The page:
Crime stories – especially murders – often make for attention-getting news headlines. That’s especially true for “unusual” murders (if there is such a thing as a “usual” murder), as in the case of multiple murders or murders with a lurid sex or money “angle.” For whatever reason, we find murder fascinating. Not being a psychologist, I’m not qualified to say exactly why, but people like to read about murders. Newspaper publishers know this, so they assign investigative reporters to cover murder stories. That often leads to a very uneasy alliance between law enforcement and news reporting, both in real life and in crime fiction. On one hand, the police often want to investigate covertly, and may have good reasons not to want a story publicized. That can bring them in direct conflict with the news industry. On the other, reporters can often find out useful information. Also, there are times when the police want a story publicized widely (e.g. when they’re looking for a fugitive). In both kinds of cases, the press plays a role in crime detection and reporting, both in real life and in crime fiction.
In some crime fiction, a journalist is the sleuth. That’s the case in Liza Marklund’s Annika Bengtzon series. Bengtzon is a crime reporter for Kvällspressen, a Stockholm-based tabloid. She’s often called to the scene when a body is discovered or a major crime has been committed. Through her eyes, we get to see the inner workings of the newspaper as she graduates from summer intern to full-time crime reporter. We also get to see how reporters use their contacts, research skills and intuition as they investigate. Readers also learn about the infighting and jealousy that sometimes plagues newspapers.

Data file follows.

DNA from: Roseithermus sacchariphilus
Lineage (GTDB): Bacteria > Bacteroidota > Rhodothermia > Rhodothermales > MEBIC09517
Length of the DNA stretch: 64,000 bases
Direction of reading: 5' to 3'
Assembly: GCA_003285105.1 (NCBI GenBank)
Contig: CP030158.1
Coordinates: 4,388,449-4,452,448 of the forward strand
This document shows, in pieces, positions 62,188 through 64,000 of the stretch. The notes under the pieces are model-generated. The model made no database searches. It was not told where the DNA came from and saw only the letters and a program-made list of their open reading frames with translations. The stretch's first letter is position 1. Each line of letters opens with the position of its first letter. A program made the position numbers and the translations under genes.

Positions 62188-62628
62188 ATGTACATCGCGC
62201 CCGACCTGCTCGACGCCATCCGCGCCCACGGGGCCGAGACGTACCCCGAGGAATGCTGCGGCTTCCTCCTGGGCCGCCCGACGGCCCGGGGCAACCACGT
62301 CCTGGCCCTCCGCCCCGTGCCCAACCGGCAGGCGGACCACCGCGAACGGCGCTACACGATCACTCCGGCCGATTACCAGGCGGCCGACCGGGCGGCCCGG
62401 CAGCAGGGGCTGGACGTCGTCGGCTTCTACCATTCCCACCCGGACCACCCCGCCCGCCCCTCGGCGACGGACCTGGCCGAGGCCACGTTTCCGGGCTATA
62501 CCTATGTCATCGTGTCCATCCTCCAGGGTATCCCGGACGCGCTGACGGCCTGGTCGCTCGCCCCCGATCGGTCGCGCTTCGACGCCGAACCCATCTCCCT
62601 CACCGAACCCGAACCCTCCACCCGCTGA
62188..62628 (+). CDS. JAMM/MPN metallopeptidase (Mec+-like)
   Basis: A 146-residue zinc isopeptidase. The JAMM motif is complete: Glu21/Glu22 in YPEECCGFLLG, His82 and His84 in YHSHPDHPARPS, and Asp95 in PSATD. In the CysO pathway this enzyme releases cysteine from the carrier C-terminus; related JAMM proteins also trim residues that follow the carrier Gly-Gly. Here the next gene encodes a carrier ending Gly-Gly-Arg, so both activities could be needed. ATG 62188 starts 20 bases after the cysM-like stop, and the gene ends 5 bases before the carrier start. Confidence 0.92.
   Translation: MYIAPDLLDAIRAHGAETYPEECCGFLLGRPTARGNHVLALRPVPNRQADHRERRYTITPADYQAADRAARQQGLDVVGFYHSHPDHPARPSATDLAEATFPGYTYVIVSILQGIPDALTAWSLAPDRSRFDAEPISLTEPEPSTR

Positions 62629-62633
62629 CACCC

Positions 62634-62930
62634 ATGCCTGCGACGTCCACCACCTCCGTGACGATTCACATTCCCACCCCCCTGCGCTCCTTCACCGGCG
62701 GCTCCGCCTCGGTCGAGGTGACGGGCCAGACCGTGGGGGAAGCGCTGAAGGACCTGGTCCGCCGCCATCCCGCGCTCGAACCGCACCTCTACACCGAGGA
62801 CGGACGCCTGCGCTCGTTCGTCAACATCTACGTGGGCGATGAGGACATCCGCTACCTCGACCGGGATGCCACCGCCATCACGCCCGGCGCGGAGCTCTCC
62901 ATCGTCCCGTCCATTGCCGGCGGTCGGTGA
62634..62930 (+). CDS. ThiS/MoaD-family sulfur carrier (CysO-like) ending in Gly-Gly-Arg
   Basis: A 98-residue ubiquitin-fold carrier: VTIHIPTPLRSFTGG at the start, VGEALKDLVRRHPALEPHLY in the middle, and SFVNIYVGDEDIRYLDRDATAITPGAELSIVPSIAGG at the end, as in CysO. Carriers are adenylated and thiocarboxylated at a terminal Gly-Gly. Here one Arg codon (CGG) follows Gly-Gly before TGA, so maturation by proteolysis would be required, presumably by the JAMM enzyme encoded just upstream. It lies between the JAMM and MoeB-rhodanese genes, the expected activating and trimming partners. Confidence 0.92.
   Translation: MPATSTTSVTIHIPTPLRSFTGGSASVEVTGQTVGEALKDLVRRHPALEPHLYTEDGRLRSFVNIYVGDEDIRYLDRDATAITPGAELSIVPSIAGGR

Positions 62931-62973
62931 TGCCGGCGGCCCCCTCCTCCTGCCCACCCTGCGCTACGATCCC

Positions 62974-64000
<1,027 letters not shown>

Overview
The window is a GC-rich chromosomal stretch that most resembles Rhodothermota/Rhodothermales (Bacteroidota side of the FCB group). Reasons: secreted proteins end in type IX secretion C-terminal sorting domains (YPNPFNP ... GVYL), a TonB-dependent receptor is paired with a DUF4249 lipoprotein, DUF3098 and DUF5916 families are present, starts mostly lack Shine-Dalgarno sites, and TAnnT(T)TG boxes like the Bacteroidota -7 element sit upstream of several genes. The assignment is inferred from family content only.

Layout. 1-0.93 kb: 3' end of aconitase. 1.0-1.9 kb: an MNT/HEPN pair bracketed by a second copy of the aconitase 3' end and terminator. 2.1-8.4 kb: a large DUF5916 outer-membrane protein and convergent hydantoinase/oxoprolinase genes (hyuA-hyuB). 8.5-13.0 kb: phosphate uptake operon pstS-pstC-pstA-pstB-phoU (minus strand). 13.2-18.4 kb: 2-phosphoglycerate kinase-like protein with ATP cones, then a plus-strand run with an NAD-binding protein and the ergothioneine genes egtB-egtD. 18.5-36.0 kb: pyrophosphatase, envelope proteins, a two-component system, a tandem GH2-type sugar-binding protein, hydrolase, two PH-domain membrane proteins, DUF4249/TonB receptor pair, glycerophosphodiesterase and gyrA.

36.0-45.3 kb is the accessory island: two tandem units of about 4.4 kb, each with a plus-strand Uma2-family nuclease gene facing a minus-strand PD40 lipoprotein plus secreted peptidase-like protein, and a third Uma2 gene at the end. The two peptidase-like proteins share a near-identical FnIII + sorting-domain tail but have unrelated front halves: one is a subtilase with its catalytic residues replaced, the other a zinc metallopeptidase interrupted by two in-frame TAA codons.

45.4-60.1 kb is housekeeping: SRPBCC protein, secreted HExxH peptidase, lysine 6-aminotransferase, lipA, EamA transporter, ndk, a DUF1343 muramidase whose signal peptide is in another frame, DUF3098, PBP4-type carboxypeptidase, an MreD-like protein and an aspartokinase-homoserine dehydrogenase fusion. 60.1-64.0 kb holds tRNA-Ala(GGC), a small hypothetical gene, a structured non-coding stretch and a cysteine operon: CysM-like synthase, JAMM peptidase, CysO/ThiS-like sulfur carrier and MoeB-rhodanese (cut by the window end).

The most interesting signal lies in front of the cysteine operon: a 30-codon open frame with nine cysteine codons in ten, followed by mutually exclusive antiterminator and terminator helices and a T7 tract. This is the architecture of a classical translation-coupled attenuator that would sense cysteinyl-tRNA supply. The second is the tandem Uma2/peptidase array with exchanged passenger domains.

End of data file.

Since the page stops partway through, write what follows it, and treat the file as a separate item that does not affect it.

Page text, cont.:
Lilian Jackson Braun’s Jim Qwilleran is also a journalist. He writes a feature column for the Moose County Something, a small-town paper that serves the fictional town of Pickax and surrounding areas. Qwilleran didn’t start out at the Something, though. At one time, he was a noted crime reporter for a large big-city daily paper. Personal troubles and a bout with alcoholism nearly finished him, but a friend in the publishing business stepped in and gave him a features-writing job. Through a fluke inheritance, Qwilleran’s become very wealthy and has moved to a rural atmosphere where, instead of reporting crime, he writes a twice-weekly column. He hasn’t lost his “nose” for news, though, or his sleuthing skills.